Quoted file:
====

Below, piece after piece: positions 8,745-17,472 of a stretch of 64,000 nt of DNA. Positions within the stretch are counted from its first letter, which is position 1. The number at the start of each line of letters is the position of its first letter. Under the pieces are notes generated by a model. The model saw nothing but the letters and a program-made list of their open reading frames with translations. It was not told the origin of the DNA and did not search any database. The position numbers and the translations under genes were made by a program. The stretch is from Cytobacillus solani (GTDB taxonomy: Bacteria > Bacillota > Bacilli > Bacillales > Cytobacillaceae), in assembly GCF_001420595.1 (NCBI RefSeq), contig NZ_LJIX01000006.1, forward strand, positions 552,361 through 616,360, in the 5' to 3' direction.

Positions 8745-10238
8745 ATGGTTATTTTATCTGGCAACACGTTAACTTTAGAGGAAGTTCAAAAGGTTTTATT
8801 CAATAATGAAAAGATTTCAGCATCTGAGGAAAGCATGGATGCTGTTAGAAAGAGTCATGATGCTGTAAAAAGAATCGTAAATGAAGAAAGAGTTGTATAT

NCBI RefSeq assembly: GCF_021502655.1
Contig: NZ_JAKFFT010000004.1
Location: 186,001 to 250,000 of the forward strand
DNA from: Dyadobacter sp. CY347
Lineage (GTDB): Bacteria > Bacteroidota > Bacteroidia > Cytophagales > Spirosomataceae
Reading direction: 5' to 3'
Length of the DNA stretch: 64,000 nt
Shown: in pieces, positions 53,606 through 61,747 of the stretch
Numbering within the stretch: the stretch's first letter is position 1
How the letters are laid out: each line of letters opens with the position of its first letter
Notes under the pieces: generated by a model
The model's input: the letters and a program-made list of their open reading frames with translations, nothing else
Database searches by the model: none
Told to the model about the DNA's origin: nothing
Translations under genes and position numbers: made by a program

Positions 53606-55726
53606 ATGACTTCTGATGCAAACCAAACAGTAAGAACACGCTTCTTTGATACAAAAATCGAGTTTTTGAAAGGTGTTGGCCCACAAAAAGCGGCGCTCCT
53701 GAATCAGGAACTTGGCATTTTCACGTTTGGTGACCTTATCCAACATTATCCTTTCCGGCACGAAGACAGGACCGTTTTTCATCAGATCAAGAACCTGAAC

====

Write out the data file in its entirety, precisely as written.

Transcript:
Below, piece after piece: positions 8,745-17,472 of a stretch of 64,000 nt of DNA. Positions within the stretch are counted from its first letter, which is position 1. The number at the start of each line of letters is the position of its first letter. Under the pieces are notes generated by a model. The model saw nothing but the letters and a program-made list of their open reading frames with translations. It was not told the origin of the DNA and did not search any database. The position numbers and the translations under genes were made by a program. The stretch is from Cytobacillus solani (GTDB taxonomy: Bacteria > Bacillota > Bacilli > Bacillales > Cytobacillaceae), in assembly GCF_001420595.1 (NCBI RefSeq), contig NZ_LJIX01000006.1, forward strand, positions 552,361 through 616,360, in the 5' to 3' direction.

Positions 8745-10238
8745 ATGGTTATTTTATCTGGCAACACGTTAACTTTAGAGGAAGTTCAAAAGGTTTTATT
8801 CAATAATGAAAAGATTTCAGCATCTGAGGAAAGCATGGATGCTGTTAGAAAGAGTCATGATGCTGTAAAAAGAATCGTAAATGAAGAAAGAGTTGTATAT

NCBI RefSeq assembly: GCF_021502655.1
Contig: NZ_JAKFFT010000004.1
Location: 186,001 to 250,000 of the forward strand
DNA from: Dyadobacter sp. CY347
Lineage (GTDB): Bacteria > Bacteroidota > Bacteroidia > Cytophagales > Spirosomataceae
Reading direction: 5' to 3'
Length of the DNA stretch: 64,000 nt
Shown: in pieces, positions 53,606 through 61,747 of the stretch
Numbering within the stretch: the stretch's first letter is position 1
How the letters are laid out: each line of letters opens with the position of its first letter
Notes under the pieces: generated by a model
The model's input: the letters and a program-made list of their open reading frames with translations, nothing else
Database searches by the model: none
Told to the model about the DNA's origin: nothing
Translations under genes and position numbers: made by a program

Positions 53606-55726
53606 ATGACTTCTGATGCAAACCAAACAGTAAGAACACGCTTCTTTGATACAAAAATCGAGTTTTTGAAAGGTGTTGGCCCACAAAAAGCGGCGCTCCT
53701 GAATCAGGAACTTGGCATTTTCACGTTTGGTGACCTTATCCAACATTATCCTTTCCGGCACGAAGACAGGACCGTTTTTCATCAGATCAAGAACCTGAAC